It wasn’t by chance that former president Nelson Mandela lingered a little longer when he shook the hand of No. 11 ahead of the 1995 Rugby World Cup final between South Africa and New Zealand at Ellis Park in Johannesburg.
No, not the late Jonah Lomu who had burst on to the world’s scene. It was the other left winger on the field, the one who had captured the hearts of the fledgling rainbow nation, who had captivated Mandela. Madiba clasped the hand of Chester Williams and the trademark smile was there for all to see.
Williams was the very symbol of the rainbow nation that Mandela wanted to make his Rembrandt. Williams, with his fierce determination and nose for the try line, was one of the bright colours that Mandela needed to complete the picture. Williams, the sole symbol of colour in a team destined for glory and immortality, wearing the colours that used to symbolise apartheid, was a magnet for millions of people who had never thought of rugby as something that was theirs.
In the township of Imbali, Pietermaritzburg, two things were mimicked more than most over the course of that World Cup. The Haka was one, with its strangely familiar cries intriguing a nation well versed in warriors performing a ritual dance before going to battle. The other was Williams sliding in four tries against Samoa in the quarterfinals.
There he was, almost on replay, dotting down and taking his side out of sight. Not just his side, our side.
He wasn’t alone, of course, but he represented far more than just a man on the wing playing rugby.
The fact that he had been picked for the initial World Cup squad, lost his place because of injury and was then brought back in for the suspended Pieter Hendriks was a lesson in never giving up.
The chosen one
It is not a stretch to say that Williams was the first postapartheid sports star outside of football to ripple through townships as a beacon of hope and inspiration. Cricketer Makhaya Ntini came after him, as did marathon runner Josiah Thugwane and countless others. But Williams was first. His face was the most recognisable in the country for a while, bested only by Madiba.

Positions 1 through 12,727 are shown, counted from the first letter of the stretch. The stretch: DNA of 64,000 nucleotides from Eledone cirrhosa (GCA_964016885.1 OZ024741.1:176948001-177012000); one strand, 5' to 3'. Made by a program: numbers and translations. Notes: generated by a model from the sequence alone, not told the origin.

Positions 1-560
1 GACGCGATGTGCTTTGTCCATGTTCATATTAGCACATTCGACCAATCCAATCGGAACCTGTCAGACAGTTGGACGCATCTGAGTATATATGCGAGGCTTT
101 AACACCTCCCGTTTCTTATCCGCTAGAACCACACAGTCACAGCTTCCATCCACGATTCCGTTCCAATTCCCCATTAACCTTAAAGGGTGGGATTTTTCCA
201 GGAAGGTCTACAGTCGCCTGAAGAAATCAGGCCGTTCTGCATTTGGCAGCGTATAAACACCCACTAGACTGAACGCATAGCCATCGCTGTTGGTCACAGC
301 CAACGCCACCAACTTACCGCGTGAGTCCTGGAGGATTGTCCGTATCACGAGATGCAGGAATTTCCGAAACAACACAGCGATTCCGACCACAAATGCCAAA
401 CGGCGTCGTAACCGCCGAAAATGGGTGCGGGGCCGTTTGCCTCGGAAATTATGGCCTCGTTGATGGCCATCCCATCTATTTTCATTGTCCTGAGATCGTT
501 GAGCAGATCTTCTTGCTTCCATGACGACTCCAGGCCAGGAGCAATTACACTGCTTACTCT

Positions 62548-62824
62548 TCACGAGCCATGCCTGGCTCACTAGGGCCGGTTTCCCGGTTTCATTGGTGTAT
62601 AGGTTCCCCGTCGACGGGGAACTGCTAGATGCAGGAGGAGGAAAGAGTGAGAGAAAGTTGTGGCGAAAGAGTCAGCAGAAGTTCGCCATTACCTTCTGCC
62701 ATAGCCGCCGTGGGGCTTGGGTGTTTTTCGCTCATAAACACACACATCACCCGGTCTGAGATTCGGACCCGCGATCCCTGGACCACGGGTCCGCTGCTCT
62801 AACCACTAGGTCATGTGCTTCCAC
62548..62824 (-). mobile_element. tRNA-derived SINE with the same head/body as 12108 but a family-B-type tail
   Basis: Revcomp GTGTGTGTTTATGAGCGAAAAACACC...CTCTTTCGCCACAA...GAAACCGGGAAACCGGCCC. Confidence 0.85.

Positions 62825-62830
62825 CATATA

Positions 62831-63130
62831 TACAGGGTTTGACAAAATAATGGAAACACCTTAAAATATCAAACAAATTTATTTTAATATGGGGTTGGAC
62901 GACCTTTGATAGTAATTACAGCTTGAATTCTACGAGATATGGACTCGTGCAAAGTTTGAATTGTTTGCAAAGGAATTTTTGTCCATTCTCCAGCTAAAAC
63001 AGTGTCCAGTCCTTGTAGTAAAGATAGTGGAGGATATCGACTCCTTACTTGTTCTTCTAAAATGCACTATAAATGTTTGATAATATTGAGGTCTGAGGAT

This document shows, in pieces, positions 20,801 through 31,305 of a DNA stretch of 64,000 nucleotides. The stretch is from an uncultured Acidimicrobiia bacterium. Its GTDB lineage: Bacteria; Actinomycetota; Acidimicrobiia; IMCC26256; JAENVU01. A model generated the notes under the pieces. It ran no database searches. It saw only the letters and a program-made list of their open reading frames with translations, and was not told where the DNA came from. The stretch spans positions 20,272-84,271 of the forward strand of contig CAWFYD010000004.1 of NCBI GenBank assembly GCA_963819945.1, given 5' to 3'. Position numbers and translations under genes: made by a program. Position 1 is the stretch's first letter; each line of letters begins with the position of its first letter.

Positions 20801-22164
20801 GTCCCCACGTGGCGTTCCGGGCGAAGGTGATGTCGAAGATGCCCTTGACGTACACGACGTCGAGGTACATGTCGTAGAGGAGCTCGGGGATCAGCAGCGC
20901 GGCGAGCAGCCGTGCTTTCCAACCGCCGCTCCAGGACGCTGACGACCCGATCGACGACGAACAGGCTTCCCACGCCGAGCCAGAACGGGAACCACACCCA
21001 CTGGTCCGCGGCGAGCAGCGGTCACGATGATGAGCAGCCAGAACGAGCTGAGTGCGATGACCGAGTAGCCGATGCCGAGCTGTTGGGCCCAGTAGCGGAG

He represented fresh opportunity and illustrated that you could still win with a smile on your face. In a position defined by numbers, he was the first in the consciousness of a young new country that was visible to all. Chester the chosen one.
As black youngsters, we only knew rugby to be this uncompromising clash of wills. No inch given, no flinch forgiven. Williams showed a more human side, finishing with aplomb and a smile dancing on his lips.
In later years, scrumhalf Werner Swanepoel was dubbed “Smiley” in the Bok team, because that’s what he always seemed to do. But Chester was first, grinning his way to glory. He did the same at Newlands, with the famous blue and white hoops of Western Province synonymous with a smile – and a diving try in the corner.
“Chessie, Chessie!” the plaudits would come.
He was so at home at Newlands that some knew the famous stadium as “Chesterfield”. Winning the World Cup changes lives and it can also change people’s behaviour. Williams, however, was humility personified, being more comfortable talking about anything other than his landmark accomplishments.
A beacon of hope
Forget that he had changed the world of many a young, black South African, he was keener on changing the subject and having a conversation rather than an interview. I was too young to cover Williams’ playing career, but golf days and the SuperSport Shootout celebrity golf event in particular provided ample opportunity to engage with the man.
Like every other amateur golfer, there was always a nagging concern about the state of his game – especially with cameras around to capture every moment. But along with that caution, there was always the competitive fire to play better than the legends from other sporting codes.
Williams was a legend. Sorry, Chester Williams is a legend. In every sense of the word. He and his generation might have just missed out on the extravagant riches that the game now provides, but he accumulated unreal experiences over the years.
Townships chasing the team bus, chanting his name. An audience with Madiba, and the love and admiration of an entire nation. Even in the fledgling he was never seen as a token gesture. Williams was a beacon, and one that shone brighter than most.
It is all the more jarring that he departed so soon after his fellow Bok wing, James Small. They were polar opposites in almost every sense. But in the most pivotal sense, they were brothers who shared a period of history that can never be taken away.
They flew higher than even they could have foreseen, redefining what South Africa meant to millions in one unforgettable month. That Small waited for Williams in the departures lounge is poetic, given wide men’s propensity for partnerships.
Williams had just launched his beer brand in the weeks leading up to his sudden death. Popular as he was, his amber nectar offering looked likely to be an even bigger hit. For those who can, it is only right to get behind the legacy he leaves behind and toast one of South African sport’s most popular sons.
Cheers, Chessie! And thanks for everything. Jou lekker, lekker ding.